Fully half of the room were now fully erect, eyes wide and mouths agape, wondering why someone didn’t put a stop to this embarrassment, for the old man’s own good, you understand. But no one moved; we all just sat there, watching, the drool of inaction beginning to collect in tiny pools on our plates, as Plummet droned on:


We also thank Thee that Thou art a just God, and though we may lose heavenly reward by parading our positions and good works here this morning, yet Thou hast promised that we shall receive our reward in full here on earth and so for the blessings of fame and prestige and influence we give Thee thanks.

And so, for the presence of the press here this morning, we also thank Thee, that this event may receive the publicity it deserves and so gain a hearing in the marketplace of ideas through a two or three inch column and maybe even a picture with a snappy caption. Guide the photographers to just the right people to capture on film, while displaying their best profiles, so that they might have a nifty clipping to put up on their church bulletin boards.

And we thank Thee for the many other blessings which Thou hast rained upon us and of which we can only mention a few in order that this might remain a short prayer: for head tables and head honchos, for titles and telescopes, for car phones and catacombs, for piccolos and peccadillos, for every conceivable Christian trinket currently on the market; and oh, yes, for this food which we are about to receive. Bless it to our use and loving service. Amen.


And so ended the breakfast prayer of Rev. Ezra T. Plummet. There then ensued a quiet so long and so total that were it not for our worldly dress, one entering the room in those moments would have thought that he had stumbled upon an order of silent monks enmeshed in some Ancient Rite of Sacred Dumbfoundedness. Jake just stood there behind the podium, his expression one of pure shell shock, for once having forgotten about his watch.

Finally, from somewhere in the back, the calm was broken by a simple: “What was that?”

Bob responded with what was perhaps his most profound statement of the morning, “Whatever it was, it sure as hell wasn’t my prayer!”

Rev. Plummet turned to him and spoke, simply and quietly, “Make sure of it, sir.”

And then a most remarkable thing happened, subtlety at first, but then more distinctly, almost as if it had been predetermined. Every one of the gentlemen and ladies who were sitting between Plummet and the entrance way began to shift their chairs until an unobstructed pathway was created to the door, lined on either side by a row of unrelenting eyes. The old man was still looking at Bob, but when he shuffled around, he saw their unmistakable invitation.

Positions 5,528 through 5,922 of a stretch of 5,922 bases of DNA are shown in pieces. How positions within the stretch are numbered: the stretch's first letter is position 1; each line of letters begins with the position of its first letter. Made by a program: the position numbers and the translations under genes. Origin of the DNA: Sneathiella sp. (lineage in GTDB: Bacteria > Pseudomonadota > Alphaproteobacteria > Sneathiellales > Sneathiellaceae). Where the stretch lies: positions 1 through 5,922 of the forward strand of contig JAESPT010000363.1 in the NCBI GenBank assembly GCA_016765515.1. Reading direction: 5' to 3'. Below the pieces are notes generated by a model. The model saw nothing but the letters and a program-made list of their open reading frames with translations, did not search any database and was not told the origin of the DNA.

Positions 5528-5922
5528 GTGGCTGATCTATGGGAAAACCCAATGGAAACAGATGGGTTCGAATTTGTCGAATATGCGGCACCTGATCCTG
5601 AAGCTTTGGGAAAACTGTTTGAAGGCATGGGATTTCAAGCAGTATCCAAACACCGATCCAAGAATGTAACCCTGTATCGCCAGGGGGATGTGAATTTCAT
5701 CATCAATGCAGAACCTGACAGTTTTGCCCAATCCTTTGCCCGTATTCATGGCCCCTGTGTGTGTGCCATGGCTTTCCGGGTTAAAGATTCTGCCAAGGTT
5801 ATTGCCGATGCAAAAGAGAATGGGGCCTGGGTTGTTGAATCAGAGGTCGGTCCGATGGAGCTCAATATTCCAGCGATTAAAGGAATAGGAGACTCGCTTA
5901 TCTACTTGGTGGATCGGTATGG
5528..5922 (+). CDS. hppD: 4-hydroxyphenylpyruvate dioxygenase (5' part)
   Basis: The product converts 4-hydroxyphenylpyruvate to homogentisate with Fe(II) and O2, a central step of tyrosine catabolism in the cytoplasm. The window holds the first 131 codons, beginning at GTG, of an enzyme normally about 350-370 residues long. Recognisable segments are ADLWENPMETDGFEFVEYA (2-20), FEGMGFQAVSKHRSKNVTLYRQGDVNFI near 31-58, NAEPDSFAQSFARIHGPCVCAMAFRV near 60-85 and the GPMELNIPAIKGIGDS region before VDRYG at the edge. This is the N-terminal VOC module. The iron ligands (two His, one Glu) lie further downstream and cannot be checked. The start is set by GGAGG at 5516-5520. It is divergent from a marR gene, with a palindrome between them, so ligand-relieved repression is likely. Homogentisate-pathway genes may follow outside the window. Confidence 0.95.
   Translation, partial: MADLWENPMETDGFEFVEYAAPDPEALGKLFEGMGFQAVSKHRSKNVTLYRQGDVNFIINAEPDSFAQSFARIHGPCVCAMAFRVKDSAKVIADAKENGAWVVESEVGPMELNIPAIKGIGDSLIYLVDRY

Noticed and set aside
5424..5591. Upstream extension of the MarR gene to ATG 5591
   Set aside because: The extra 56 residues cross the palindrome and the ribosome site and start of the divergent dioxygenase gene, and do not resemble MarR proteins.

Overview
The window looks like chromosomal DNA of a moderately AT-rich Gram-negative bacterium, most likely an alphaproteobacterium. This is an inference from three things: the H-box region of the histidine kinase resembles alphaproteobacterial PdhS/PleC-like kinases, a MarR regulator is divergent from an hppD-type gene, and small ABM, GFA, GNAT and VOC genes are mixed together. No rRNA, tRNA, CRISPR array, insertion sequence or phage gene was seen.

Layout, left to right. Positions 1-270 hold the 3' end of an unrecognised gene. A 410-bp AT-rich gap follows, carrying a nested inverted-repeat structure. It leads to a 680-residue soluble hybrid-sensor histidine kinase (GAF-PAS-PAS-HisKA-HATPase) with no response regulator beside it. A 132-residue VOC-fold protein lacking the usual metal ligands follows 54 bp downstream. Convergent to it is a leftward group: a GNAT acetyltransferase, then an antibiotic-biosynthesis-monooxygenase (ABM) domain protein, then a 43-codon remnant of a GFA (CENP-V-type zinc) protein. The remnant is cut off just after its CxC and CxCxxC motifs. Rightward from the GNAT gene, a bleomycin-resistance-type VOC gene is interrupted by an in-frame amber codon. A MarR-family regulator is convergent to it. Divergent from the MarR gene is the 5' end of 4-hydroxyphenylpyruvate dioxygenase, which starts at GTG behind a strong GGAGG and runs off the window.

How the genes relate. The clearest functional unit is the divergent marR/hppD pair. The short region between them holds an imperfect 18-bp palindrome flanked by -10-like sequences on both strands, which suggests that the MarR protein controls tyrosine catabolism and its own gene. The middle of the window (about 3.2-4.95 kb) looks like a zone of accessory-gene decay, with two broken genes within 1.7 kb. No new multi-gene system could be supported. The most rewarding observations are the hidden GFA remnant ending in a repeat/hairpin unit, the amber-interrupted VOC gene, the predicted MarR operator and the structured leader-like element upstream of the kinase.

Jake saw it too and quickly leaned down to the podium mike, his hand grasped around its flexible stem. “Well sir, uh, that’s up to you. You’re welcome to stay of course… but if you feel that it might be better… “

“Don’t worry, I’m leaving,” Rev. Plummet interrupted. And with that he glanced at his pocket watch, and headed down the golden path created especially for him. Jake visibly relaxed behind his podium. He flinched, however, when half way out, Plummet suddenly stopped, turned around and strode back to his table, just as fast as his gait would take him.

“Yes?” Jake asked. Plummet reached to the middle of his table, grabbed the telescope there and tucking it under an arm, responded, “Red dot, you see. I do enjoy my souvenirs.”

“Of course,” Jake said, “you’re welcome to it. The least we can do….” And so the old man finally left, while I wondered how he had managed to land a red dot.

Everyone turned back toward Jake who was running his hand through his hair and smiling. “Oh well, everyone’s a prophet, I guess! What’s next? Uh, well, let’s do introductions later and get that video rolling, while you enjoy your breakfast. I think you’ll find it just tremendous, the video I mean, or both really. We got it ready? OK, let’s roll.”

The rest of the meeting was uneventful, and apart from that one prayer, everyone agreed that it was as successful as always. We never saw or heard from Ezra T. Plummet again, nor learned from what church he came. Doubtless none big enough to do too much damage.